- House – £4000
- Grain stores – £2000
- Insurance of standing crops – £1000
- Management – £5000
- Interest on 20% ownership of machinery (loan) – £800
- Total – £36,800 (48%)
The contractor will contribute:
- Labour and machinery based on contracting fees – £36,000
- Management – £3000
- Telephone and office – £800
- Total – £39,800 (52%)
Therefore the inputs, drying costs, insurance of grain and crop sales are split on the % ratio and the SFP can be nominally split on the same ratio.
Either party can claim the SFP as they will both be in occupation of the land. Each party run their own separate businesses with their own VAT registrations, accounting and tax assessment.
Share farming has not been popular in the arable sector in the UK. The challenge for young professional farmers is to develop a methodology whereby a young entrant can build up equity in a farming business which is not possible in a contract farming agreement. For example, in the figures above the farmer has retained a 20% value in the machinery which the contractor will gradually purchase.
Contract management or contract farming agreements
A contract farming arrangement is essentially a farmer using the services of a contractor or another farmer to supply labour, machinery and management. The contractor will receive a set fee for the services provided and a bonus as a percentage of the calculated surplus from the venture. The arable results are calculated in a memorandum joint venture account which is not an entity such as a company or partnership but an arithmetical calculation to establish the bonus for the contractor.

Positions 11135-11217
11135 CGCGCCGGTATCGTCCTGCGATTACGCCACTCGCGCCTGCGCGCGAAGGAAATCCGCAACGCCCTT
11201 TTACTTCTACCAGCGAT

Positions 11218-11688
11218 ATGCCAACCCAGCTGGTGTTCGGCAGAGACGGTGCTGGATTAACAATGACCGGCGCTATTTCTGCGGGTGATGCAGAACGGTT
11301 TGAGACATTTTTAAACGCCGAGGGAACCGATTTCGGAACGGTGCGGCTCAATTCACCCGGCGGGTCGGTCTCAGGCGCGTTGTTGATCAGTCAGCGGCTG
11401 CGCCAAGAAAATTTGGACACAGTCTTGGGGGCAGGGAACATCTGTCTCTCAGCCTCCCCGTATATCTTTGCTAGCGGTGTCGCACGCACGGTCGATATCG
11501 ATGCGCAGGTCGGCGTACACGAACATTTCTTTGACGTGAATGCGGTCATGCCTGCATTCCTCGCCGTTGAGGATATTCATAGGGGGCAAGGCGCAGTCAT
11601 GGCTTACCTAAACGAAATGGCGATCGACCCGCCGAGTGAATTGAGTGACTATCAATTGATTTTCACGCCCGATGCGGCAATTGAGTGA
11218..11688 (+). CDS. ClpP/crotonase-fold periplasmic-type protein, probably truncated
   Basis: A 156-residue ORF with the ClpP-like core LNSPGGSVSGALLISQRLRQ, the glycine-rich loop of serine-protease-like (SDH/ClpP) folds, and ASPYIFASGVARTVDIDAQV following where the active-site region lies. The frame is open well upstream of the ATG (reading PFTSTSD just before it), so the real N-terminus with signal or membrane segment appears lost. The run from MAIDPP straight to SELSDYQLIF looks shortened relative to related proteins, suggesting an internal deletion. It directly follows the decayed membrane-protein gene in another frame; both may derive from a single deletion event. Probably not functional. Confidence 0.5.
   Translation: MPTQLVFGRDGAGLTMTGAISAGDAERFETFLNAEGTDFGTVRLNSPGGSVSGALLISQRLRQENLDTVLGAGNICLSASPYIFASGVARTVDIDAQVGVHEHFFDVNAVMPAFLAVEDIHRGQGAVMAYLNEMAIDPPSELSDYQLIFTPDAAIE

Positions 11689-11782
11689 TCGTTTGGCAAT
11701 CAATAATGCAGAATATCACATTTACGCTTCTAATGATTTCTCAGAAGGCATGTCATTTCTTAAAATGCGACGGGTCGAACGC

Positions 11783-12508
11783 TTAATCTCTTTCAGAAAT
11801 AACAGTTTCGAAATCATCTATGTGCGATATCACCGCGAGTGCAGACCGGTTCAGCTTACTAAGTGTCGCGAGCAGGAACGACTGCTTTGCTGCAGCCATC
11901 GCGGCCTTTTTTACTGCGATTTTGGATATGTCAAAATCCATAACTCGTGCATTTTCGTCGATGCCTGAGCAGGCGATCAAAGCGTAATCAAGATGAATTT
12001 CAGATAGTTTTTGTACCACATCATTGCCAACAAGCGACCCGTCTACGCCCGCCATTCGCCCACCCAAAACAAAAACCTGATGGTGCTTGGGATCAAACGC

- Example of memorandum account £/ha
- Crop gross margin – £247
- Single farm payment – £197
- Fixed costs agreed to be included:
- Insurance of crops paid by farmer as owner of the crops – £10
- Electricity for drying grain – £14
- Number 2 account interest – £12
- Contractors basic fee – £197
- Farmer’s retention – £173
- Harvest surplus – £38
- Split contractor 80% – £30
- Split farmer 20% – £8
- Second split of 50% each above total return to contractor of say £300 – nil
- Total contractor – £227
- Total farmer – £181
Most arrangements in the past have been centred around the Arable Area Payment (now SFP) being the net return to the farmer and both parties need to fully consider the effect of the inevitable reduction in SFP over the forthcoming years. In the above example when the SFP reduces below £173/ha the arable gross margin is contributing to the farmers’ retention.
Several variations have developed over the past few years. However care must be taken to ensure that the farmer is seen to be fully involved in the management of the arable business for taxation purposes.
- The single farm payment (SFP) can be left out of the equation with the farmer not taking a farmer’s retention. As the SFP reduces over time the return to the farmer will reduce
- The contractor can be given the option of purchasing the grain at harvest
- The contractor can fund the inputs on an unsecured loan however this is normally tied in with an option to purchase the grain therefore providing security
- Entry and Higher level Scheme payments are usually kept outside the arrangement
- Contractor paid quarterly in arrears or sometimes annually in arrears.